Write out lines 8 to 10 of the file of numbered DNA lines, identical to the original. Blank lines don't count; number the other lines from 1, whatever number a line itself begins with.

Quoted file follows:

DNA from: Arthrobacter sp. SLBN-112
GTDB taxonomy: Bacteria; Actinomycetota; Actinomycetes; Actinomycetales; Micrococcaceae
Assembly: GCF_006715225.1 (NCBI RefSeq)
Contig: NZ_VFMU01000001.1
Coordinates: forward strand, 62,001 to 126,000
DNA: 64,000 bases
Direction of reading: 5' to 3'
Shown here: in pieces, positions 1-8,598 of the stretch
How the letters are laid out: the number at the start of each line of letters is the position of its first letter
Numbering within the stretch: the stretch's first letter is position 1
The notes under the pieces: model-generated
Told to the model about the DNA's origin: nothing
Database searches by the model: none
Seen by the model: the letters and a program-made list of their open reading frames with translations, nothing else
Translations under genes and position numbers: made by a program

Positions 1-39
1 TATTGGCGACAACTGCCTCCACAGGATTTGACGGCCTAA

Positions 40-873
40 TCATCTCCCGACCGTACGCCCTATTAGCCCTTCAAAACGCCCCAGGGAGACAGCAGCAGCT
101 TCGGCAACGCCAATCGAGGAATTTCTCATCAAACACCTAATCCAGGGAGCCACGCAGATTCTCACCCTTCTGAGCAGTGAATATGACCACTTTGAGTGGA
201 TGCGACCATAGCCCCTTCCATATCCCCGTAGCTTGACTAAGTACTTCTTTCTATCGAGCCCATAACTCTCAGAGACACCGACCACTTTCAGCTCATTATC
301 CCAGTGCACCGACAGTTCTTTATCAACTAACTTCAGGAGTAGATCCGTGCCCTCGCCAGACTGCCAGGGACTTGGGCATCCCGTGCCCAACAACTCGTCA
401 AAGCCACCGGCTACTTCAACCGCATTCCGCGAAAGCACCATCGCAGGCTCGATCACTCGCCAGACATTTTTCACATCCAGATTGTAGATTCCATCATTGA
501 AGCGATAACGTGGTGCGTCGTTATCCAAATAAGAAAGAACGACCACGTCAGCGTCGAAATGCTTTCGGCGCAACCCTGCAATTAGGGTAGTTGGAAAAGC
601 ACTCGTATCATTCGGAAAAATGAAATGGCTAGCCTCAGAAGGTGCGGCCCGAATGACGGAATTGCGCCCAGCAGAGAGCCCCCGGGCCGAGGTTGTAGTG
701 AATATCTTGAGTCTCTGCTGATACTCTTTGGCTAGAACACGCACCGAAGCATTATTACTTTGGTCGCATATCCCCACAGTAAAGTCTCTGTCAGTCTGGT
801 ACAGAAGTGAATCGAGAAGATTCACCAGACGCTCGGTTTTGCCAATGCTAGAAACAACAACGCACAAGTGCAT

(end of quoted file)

Shown here: in pieces, positions 1-8,598 of the stretch
How the letters are laid out: the number at the start of each line of letters is the position of its first letter
Numbering within the stretch: the stretch's first letter is position 1